Jan Widerstrom – Development of Gripen-E is perfectly on schedule right now – in fact, we’re rolling out the first prototype on May 18 this year, and we’re very excited about it! We have confirmed orders for 96 planes from Sweden and Brazil, and we see interest from many countries. Gripen is the most advanced fighter jet platform in the world today, and we’re very optimistic about the future. It’s equipped with sophisticated data links, radar and other sensors, plus an electronic warfare suite that is the best in the world. Gripen is built to fly, and survive in the most hostile threat environments, while all the time staying connected with friendly forces in the air, at sea and on the ground.
LoS – One of the concerns of Indian sources with Gripen is its powerplant. Gripen NG and E/F are powered by GE and Volvo Aero developed F – 414 AB turbo-fan engines. USA in the past had blocked Saab’s offer of Viggen to India citing its critical technologies on the aircraft. How will Saab get through these concerns?
Jan Widerstrom – We have an excellent relationship with all our suppliers and partners, including with the engine manufacturer, GE. Gripen has been marketed and sold to several countries without problem, the most recent case being Brazil.
LoS – Another concern that is been discussed about the Gripen is the amount of foreign technology that has gone into it, the AESA radar is said to be of Italian origin and sizable portion of the airframe imported from across Europe. How does Saab plan to counter these?
Jan Widerstrom – Saab and Gripen have the support of a large network of global business partners. We are a world-class integrator of Defence and Aerospace systems – and that involves working with many partner companies across boundaries. For our work on our programs for Airbus and Boeing, we have a large network of suppliers in India, including a JV we have with Aequs in Belgaum. Our Indian suppliers play a vital role in these programs, and we see their role increasing in the future. If we start manufacturing Gripen in India, we will look at manufacturing most of the airframe in India itself.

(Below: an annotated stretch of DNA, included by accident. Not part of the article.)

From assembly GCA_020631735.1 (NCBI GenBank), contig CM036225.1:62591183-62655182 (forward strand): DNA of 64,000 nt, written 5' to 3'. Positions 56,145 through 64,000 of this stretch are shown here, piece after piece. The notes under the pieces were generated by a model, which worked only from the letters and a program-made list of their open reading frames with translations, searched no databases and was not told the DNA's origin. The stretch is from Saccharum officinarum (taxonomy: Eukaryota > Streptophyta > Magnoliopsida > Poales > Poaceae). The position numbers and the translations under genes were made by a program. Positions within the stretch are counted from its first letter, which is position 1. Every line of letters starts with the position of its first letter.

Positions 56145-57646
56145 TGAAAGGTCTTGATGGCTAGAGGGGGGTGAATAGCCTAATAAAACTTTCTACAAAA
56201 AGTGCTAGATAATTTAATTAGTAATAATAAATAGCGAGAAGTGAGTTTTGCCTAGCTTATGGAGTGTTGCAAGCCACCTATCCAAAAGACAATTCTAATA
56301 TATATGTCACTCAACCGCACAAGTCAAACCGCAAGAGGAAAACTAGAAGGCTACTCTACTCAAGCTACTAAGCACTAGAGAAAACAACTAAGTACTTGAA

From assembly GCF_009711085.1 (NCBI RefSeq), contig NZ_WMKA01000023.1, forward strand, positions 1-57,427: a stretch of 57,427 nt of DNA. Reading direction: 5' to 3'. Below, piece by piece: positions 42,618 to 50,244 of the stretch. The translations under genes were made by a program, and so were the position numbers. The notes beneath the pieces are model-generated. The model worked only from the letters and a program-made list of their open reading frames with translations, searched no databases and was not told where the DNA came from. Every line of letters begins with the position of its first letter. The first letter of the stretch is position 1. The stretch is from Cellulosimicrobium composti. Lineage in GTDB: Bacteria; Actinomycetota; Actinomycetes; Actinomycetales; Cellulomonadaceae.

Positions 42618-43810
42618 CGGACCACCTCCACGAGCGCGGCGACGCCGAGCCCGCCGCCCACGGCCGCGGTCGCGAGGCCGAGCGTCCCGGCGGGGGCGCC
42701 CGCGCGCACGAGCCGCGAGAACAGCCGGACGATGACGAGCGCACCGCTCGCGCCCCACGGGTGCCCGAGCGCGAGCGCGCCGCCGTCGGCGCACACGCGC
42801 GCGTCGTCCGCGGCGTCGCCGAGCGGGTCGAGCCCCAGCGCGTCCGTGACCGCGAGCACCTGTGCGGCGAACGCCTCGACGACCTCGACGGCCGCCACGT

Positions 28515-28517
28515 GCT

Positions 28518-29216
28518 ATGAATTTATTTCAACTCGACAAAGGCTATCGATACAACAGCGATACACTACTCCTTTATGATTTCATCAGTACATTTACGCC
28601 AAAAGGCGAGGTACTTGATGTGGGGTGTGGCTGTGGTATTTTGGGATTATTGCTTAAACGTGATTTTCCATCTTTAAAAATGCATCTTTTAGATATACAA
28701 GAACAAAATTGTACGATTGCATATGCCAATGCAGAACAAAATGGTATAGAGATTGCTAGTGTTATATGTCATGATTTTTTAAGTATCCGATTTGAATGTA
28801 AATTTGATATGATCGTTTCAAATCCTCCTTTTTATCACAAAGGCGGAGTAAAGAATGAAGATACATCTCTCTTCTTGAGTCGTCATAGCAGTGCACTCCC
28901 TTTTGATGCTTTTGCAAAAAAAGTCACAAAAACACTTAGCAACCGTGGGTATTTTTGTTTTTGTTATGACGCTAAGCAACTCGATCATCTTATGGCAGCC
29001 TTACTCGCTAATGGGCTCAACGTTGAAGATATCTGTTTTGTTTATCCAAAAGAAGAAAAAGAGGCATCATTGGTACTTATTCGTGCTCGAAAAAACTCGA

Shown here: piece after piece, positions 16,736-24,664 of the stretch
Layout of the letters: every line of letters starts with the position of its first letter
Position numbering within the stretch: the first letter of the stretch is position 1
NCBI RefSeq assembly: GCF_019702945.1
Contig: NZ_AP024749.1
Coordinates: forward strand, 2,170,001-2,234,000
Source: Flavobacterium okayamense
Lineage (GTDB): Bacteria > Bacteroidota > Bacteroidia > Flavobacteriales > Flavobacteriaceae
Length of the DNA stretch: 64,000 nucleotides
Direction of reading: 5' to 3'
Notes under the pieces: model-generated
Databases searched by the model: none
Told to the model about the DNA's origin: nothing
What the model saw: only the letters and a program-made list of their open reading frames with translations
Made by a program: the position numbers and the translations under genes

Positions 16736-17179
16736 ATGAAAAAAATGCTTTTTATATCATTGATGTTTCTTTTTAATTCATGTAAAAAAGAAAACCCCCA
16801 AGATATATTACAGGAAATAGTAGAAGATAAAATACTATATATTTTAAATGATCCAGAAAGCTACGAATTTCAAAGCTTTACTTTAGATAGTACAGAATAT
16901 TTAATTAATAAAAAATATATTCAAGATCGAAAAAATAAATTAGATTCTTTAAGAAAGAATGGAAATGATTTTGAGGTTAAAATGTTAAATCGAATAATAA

LoS – India is said to be immensely interested in Saab developed submarines. Could you shed light about Saab’s offer to India for the P-75I project? And please do brief us a bit about Saab Kockums Gotland and A26 submarines?
Jan Widerstrom – The acquisition of TKMS AB (former Thyssen Krupp Marine Systems AB), now known as Saab Kockums, has added a lot of strength to our company to offer a range of naval products that now extends from fully integrated fighter aircraft to a wide range of combat platforms for navies.
Saab Kockums is already working with GRSE on the last two corvettes of Project P-28; the composite superstructures on these platforms are supplied by Saab Kockums. The sandwich composite technology used for these is the one used on the stealthy Swedish Visby class corvettes and the very efficient Swedish Koster class MCMVs, and this design in glass or carbon fiber is regarded as a modern alternative with further development potential.
We look forward to working with the Indian shipyards on the next generation of corvettes to be built for the Navy and faster patrol vessels for the ICG. We also look forward to strengthening the market for composite superstructures on other Naval platforms.
Regarding submarines, the Swedish Navy has placed an order on Saab Kockums to design and build the next generation of air-independent propulsion submarines. The Swedish A26 submarine is the most modern submarine program on the market.